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Wind experts for re-powering, improvements in technology in India

According to reports, various speakers at the event engaged themselves with the question of what needs to be done to develop the wind power sector in the country.

Speaking on ‘Wind Energy: Making a good story great’, the experts came up with three distinct suggestions – re-powering, improvements in technology and forecasting.

Mr K.V. Sajay, Head – Sales and Marketing, Gamesa India, said that in Tamil Nadu, there are 1,000 MW worth of wind turbines that were set up between 1986 and 1999. These windmills are standing on prime locations, with the best wind attributes. They, therefore, represent a “1,000 MW opportunity” for re-powering — pulling out the old machines and installing in their place the more efficient, modern turbines.

In re-powering there are no land acquisition or grid connectivity issues, he said. Also, the PLF of the new machines are significantly higher, as is the rate of return of the projects.

However, there are challenges, Mr Sajay said. First, the new machines do not get higher tariffs during the currency of the power purchase agreement.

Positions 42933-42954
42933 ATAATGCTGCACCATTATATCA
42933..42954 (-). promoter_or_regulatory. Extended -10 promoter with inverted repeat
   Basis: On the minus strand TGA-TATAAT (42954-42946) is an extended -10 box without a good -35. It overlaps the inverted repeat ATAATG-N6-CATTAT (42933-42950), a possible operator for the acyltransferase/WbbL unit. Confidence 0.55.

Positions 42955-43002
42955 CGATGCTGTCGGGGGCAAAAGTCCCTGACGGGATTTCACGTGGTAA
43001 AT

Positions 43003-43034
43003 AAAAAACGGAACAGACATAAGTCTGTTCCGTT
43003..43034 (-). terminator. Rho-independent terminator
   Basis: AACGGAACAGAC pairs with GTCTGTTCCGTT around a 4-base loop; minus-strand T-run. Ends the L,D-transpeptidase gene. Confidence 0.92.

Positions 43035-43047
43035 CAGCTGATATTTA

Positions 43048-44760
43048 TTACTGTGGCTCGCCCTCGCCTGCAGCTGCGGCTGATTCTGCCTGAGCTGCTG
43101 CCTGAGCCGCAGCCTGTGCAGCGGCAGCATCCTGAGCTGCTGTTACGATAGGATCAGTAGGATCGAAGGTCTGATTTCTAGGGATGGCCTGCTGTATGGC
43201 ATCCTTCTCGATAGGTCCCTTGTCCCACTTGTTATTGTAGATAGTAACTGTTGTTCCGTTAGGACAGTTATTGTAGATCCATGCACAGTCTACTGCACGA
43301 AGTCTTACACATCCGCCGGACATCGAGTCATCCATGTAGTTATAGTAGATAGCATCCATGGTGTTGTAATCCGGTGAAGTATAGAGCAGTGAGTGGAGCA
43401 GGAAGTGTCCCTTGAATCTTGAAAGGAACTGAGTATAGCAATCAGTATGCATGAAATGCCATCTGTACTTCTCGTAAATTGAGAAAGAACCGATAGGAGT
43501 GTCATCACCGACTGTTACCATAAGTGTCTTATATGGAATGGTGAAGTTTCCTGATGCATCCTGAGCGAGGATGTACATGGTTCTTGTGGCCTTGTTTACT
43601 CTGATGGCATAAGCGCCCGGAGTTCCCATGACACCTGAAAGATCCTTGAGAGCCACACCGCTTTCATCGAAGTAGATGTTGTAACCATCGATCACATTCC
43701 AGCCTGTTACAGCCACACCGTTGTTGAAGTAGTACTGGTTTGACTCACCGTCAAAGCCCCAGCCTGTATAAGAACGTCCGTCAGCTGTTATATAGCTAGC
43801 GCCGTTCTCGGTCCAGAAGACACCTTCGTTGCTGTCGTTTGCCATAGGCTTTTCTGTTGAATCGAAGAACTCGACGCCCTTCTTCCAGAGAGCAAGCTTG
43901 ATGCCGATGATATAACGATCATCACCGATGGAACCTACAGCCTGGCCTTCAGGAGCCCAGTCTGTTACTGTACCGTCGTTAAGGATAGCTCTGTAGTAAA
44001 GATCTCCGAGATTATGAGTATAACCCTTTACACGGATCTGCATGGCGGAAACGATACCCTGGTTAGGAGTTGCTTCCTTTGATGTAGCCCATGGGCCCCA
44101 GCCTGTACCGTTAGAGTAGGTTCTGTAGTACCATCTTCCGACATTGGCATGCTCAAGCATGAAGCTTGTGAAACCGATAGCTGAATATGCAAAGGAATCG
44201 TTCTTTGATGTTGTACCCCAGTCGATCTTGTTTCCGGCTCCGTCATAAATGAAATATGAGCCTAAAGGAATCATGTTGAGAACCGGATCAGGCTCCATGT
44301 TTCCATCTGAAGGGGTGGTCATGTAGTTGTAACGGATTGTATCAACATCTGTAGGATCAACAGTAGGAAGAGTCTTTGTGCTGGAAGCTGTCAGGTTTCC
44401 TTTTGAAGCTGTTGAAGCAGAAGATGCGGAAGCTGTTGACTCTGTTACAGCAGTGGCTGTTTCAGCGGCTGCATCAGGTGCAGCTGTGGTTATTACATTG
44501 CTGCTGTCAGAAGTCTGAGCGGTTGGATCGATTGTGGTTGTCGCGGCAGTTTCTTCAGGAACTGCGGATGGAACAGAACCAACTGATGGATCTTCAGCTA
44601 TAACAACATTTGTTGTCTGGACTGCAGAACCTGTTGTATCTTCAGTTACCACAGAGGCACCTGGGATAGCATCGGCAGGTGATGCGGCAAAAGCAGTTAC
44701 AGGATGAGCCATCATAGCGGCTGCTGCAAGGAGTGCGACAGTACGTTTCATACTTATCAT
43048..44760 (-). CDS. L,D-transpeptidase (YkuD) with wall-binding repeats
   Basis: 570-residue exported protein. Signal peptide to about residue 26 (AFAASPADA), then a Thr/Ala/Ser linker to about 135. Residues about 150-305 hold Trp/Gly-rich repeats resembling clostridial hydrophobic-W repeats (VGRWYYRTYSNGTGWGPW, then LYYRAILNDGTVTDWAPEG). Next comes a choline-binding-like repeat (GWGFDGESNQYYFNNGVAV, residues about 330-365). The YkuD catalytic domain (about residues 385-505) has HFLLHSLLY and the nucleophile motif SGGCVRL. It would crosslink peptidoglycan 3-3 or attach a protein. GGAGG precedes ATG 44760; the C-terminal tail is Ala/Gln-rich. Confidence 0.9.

Therefore, there is no incentive for the existing windmill owners to replace their machines.

Further, the spacing requirements between two machines also pose a constraint. There is also no standard policy to encourage re-powering.

Mr Ravindra Utgikar, Head – Corporate Marketing, Suzlon, said that improvements in turbine manufacturing technology have not made it possible to put up wind farms in places that were earlier dismissed as “low wind sites”.

He said that technology advancements have increased the potential by 50,000 MW. These advancements are in tower, blade and generator.

Today, concrete and hybrid towers have come in, which makes it possible to increase the height of the tower—overcoming the issue of logistics that is there in the conventional steel towers.

Similarly, the blades are also today made of different design and material. There are also ‘split blades’ that can be joined at site, again overcoming the logistics issues in transporting huge blades to remote sites. Likewise, there have also been improvements in gearbox.

Mr C.R. Anbalagan, Business Development Director, 3Tier — which is a German company that specialises in forecasting wind occurrence and solar irradiation — said that the recent CERC guidelines, that makes it mandatory for wind power producers of more than 10 MW capacity, to forecast the generation for the next day — with penal provisions for deviation — are helping the grid stability issues that surround wind power.

He said that short term forecasting is possible with sufficient degree of accuracy.

Dr Gomathinayagam, Executive Director, Centre for Wind Energy Technology (C-WET) called for the manufacture of wind turbines specifically designed for Indian conditions.

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